75% rule for subspecies
gochfeld at eohsi.rutgers.edu
Mon Apr 1 20:22:19 EST 2002
Kenelm Philip wrote inter alia:
By the way, it was my understanding that, in olden times, a
subspecies was considered valid if around 75% of the individuals could
be distinguished from other subspecies. This means, conversely, that
> around 25% can _not_ be so distinguished. Do people these days admit
> that--or is it now believed that any individual of ssp A can be reliably
> distinguished from any individual of ssp B? And if so, why is it a sub-
> species rather than a species (in ignorance of what happens when you
> breed them)?
> Ken Philip
I think that in the 1940's or early 1950's Dean Amadon (and perhaps others,
though solo authored papers were the rule) wrote an AMNH bulletin on the 75%
rule for subspecies. I believe it had to do with mensural characters
primarily (or possibly only). I haven't heard anyone refer to it in years.
In answer to Ken's last question, I think that the rule arose in the context
of a biological species concept where it was assumed that the forms in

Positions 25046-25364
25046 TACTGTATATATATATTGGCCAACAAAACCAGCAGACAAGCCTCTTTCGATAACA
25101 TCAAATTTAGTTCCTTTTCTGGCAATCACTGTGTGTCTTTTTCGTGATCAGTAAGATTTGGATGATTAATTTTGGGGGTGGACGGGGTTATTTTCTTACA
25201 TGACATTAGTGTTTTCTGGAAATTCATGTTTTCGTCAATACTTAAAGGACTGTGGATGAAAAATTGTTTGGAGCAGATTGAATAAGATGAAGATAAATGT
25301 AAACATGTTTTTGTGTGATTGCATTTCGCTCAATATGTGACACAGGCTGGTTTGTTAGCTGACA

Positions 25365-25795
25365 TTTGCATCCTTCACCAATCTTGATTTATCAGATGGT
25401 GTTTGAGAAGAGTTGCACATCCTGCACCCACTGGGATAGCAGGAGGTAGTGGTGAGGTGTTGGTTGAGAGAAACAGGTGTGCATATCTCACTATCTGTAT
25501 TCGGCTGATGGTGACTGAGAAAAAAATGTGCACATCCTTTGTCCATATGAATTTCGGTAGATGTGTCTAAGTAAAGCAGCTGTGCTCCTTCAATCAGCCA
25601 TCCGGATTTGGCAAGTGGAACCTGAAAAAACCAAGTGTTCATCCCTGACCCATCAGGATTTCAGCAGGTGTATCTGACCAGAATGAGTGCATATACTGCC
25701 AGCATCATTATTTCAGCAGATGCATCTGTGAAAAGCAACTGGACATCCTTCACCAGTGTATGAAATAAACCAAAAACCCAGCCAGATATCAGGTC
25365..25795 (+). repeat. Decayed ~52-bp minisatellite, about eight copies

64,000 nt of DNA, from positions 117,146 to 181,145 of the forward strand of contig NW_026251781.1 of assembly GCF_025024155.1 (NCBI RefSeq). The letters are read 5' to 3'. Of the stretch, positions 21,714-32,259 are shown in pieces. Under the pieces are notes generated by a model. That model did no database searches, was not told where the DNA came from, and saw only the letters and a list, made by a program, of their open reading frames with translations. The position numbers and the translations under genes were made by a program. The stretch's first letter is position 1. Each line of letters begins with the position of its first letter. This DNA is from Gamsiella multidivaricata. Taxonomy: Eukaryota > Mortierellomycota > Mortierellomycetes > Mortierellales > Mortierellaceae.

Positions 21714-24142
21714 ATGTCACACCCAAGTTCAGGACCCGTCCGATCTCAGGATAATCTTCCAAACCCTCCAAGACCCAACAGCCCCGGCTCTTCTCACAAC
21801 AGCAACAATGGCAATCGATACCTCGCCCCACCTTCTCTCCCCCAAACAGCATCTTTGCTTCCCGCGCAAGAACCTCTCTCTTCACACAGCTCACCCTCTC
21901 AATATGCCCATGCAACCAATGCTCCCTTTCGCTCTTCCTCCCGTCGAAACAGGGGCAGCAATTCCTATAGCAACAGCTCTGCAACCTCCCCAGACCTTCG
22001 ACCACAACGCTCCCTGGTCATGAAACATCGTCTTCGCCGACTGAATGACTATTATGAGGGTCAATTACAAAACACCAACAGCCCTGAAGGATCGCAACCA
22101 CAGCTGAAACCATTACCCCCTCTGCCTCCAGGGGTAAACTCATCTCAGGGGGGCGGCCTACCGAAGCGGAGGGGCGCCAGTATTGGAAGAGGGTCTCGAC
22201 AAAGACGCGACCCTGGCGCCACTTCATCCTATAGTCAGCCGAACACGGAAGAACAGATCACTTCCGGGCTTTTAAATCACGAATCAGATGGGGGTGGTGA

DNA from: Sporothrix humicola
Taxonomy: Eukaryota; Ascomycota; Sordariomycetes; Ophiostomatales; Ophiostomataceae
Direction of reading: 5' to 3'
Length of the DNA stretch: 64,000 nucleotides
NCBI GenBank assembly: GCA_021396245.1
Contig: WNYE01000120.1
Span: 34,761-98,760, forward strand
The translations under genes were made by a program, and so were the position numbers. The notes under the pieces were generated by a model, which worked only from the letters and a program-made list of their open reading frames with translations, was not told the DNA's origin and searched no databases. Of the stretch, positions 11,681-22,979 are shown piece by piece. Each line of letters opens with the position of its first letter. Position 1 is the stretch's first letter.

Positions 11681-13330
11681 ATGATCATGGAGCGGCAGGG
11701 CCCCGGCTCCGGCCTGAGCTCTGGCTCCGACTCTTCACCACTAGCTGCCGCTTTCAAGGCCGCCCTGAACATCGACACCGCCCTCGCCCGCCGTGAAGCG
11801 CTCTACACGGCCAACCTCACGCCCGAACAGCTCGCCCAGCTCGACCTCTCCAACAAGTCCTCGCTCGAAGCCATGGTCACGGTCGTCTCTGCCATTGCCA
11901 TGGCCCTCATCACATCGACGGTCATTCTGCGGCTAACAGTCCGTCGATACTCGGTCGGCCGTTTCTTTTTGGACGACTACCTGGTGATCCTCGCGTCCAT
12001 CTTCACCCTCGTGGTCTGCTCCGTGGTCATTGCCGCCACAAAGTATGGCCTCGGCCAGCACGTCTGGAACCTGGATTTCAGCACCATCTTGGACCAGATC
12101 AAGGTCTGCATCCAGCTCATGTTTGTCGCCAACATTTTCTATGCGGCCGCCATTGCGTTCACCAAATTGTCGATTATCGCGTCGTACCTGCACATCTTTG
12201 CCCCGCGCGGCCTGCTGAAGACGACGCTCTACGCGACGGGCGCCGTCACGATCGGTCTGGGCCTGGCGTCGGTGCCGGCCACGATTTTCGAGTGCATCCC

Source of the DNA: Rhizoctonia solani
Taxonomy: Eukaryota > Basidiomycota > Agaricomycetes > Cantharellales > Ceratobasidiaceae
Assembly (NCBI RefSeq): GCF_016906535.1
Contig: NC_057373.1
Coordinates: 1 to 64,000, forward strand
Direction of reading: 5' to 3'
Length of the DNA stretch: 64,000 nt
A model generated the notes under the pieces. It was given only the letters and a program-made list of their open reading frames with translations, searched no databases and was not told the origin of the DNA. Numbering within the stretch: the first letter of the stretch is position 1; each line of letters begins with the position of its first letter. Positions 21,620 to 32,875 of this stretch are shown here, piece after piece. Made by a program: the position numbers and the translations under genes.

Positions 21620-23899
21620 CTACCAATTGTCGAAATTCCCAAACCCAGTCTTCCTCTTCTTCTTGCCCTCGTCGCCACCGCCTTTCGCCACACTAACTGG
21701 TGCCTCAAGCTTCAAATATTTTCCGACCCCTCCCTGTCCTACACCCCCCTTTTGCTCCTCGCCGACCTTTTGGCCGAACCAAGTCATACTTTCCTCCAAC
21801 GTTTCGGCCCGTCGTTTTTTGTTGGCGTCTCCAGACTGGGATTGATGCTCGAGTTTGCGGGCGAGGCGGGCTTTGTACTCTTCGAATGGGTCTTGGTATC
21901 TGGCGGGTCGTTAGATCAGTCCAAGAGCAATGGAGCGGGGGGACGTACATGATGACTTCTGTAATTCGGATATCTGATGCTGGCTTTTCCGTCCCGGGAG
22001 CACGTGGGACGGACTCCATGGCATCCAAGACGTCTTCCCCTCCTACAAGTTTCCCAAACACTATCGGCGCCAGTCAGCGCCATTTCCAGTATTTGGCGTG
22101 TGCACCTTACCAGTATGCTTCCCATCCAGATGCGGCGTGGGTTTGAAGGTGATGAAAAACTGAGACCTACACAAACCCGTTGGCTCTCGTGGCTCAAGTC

question were not reproductively isolated (as if we knew that).
I believe also that it was assumed that where populations of a species had
been isolated by some physical barrier for a period of time, they would
diverge genetically and morphologically. If upon secondary contact they
interbred (without evidence of selection against offspring), then they would
be considered subspecies. In that case, subspecies might not be stable over
time as introgression gradually obliterated the differences, at least in a
band along the zone of contact.
It would be nice if things really worked that way, but it certainlyl had
great heuristic value for a generation of us.
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